June 22, 2024
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OIL & GAS

EU Imposes Methane Emissions Limits on Oil and Gas Imports by 2030

European Union (EU) countries have approved a new law to regulate methane emissions from oil and gas imports starting in 2030. This move aims to pressure international suppliers to reduce leaks of this potent greenhouse gas.

The new law addresses methane, a key component of natural gas used for power generation and heating. It ranks as the second-largest contributor to climate change after carbon dioxide, exacerbating global warming when released into the atmosphere from leaky oil and gas infrastructure.

According to Reuters, EU agriculture ministers, empowered to approve laws on various topics, granted final approval to the policy during a meeting in Brussels. With only Hungary voting against it, the law is set to take effect soon.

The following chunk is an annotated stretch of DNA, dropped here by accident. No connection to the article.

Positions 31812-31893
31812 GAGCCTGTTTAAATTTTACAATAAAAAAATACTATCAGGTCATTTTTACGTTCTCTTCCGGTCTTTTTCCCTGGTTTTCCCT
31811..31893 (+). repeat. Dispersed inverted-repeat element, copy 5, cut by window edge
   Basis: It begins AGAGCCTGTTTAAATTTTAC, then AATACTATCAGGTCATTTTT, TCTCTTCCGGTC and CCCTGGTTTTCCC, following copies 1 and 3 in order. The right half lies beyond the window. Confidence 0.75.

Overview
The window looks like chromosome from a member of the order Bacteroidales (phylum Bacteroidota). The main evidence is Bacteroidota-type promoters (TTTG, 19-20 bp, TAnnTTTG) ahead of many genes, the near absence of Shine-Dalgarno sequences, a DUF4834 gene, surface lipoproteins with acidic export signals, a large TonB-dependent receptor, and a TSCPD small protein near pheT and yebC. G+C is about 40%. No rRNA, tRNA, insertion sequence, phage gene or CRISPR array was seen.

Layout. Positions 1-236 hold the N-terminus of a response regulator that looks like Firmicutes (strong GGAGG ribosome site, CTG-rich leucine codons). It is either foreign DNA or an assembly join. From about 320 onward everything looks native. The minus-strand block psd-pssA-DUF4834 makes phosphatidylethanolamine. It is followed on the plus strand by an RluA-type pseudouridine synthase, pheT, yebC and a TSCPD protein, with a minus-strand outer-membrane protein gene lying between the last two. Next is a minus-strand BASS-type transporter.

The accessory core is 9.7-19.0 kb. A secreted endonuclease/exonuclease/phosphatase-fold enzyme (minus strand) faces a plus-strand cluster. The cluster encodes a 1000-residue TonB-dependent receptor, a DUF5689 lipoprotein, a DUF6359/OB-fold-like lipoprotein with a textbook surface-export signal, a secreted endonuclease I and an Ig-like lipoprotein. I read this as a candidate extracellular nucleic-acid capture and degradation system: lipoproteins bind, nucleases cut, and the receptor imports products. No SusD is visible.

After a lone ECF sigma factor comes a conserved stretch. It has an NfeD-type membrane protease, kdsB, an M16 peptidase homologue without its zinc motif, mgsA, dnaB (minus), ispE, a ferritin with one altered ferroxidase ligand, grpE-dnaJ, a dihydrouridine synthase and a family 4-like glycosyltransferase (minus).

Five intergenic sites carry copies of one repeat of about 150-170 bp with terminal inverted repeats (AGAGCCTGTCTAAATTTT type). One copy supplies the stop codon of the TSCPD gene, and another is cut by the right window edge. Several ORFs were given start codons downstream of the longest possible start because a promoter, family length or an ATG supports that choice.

Starting in 2030, the EU will enforce “maximum methane intensity values” on fossil fuels entering its market. The European Commission will establish specific methane limits by that date. Importers failing to comply with these limits may face financial penalties.

These regulations are expected to impact major gas suppliers such as the U.S., Algeria, and Russia. While Moscow’s gas deliveries to Europe decreased following its 2022 invasion of Ukraine, Norway has emerged as a significant supplier, boasting some of the world’s lowest methane intensity levels.

The Biden administration, aligning with the EU’s efforts to curb methane emissions by 30% by 2030, has lauded the EU’s methane law. Last year, the U.S. introduced its own regulations mandating oil companies to limit methane emissions.

Additionally, from 2027 onward, the EU will require new import contracts for oil, gas, and coal to be signed only with foreign producers adhering to methane emissions reporting rules equivalent to those within the EU. These rules mandate European producers to conduct regular checks for methane leaks, with varying timelines depending on the infrastructure type.

The EU policy also prohibits most cases of flaring and venting, practices where oil and gas companies intentionally burn or release excess methane into the atmosphere.

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